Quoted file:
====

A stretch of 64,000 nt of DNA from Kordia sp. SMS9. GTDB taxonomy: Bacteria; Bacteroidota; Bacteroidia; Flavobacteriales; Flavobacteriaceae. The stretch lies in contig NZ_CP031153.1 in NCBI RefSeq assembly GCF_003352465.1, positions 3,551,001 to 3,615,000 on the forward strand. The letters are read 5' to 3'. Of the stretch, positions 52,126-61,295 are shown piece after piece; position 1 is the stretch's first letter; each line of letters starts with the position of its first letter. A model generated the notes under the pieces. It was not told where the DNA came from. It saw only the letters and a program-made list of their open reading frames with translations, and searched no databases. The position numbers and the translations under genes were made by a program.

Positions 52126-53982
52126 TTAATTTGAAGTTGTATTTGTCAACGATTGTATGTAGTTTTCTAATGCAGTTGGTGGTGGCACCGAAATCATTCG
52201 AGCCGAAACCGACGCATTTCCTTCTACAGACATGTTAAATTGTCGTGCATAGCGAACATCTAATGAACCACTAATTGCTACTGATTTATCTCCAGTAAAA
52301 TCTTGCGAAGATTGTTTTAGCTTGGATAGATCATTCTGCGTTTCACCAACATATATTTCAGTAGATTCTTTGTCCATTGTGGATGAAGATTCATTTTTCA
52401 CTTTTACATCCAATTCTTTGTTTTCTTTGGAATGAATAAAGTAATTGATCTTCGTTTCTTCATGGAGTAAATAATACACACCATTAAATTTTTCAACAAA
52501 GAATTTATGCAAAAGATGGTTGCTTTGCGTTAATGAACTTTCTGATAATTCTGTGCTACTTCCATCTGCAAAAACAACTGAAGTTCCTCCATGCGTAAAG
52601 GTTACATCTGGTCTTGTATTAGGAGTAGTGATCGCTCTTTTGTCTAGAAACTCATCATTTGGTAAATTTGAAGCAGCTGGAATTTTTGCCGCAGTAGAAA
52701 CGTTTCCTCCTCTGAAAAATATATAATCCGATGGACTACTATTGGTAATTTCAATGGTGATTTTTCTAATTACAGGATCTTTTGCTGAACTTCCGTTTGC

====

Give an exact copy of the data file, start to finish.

A stretch of 64,000 nt of DNA from Kordia sp. SMS9. GTDB taxonomy: Bacteria; Bacteroidota; Bacteroidia; Flavobacteriales; Flavobacteriaceae. The stretch lies in contig NZ_CP031153.1 in NCBI RefSeq assembly GCF_003352465.1, positions 3,551,001 to 3,615,000 on the forward strand. The letters are read 5' to 3'. Of the stretch, positions 52,126-61,295 are shown piece after piece; position 1 is the stretch's first letter; each line of letters starts with the position of its first letter. A model generated the notes under the pieces. It was not told where the DNA came from. It saw only the letters and a program-made list of their open reading frames with translations, and searched no databases. The position numbers and the translations under genes were made by a program.

Positions 52126-53982
52126 TTAATTTGAAGTTGTATTTGTCAACGATTGTATGTAGTTTTCTAATGCAGTTGGTGGTGGCACCGAAATCATTCG
52201 AGCCGAAACCGACGCATTTCCTTCTACAGACATGTTAAATTGTCGTGCATAGCGAACATCTAATGAACCACTAATTGCTACTGATTTATCTCCAGTAAAA
52301 TCTTGCGAAGATTGTTTTAGCTTGGATAGATCATTCTGCGTTTCACCAACATATATTTCAGTAGATTCTTTGTCCATTGTGGATGAAGATTCATTTTTCA
52401 CTTTTACATCCAATTCTTTGTTTTCTTTGGAATGAATAAAGTAATTGATCTTCGTTTCTTCATGGAGTAAATAATACACACCATTAAATTTTTCAACAAA
52501 GAATTTATGCAAAAGATGGTTGCTTTGCGTTAATGAACTTTCTGATAATTCTGTGCTACTTCCATCTGCAAAAACAACTGAAGTTCCTCCATGCGTAAAG
52601 GTTACATCTGGTCTTGTATTAGGAGTAGTGATCGCTCTTTTGTCTAGAAACTCATCATTTGGTAAATTTGAAGCAGCTGGAATTTTTGCCGCAGTAGAAA
52701 CGTTTCCTCCTCTGAAAAATATATAATCCGATGGACTACTATTGGTAATTTCAATGGTGATTTTTCTAATTACAGGATCTTTTGCTGAACTTCCGTTTGC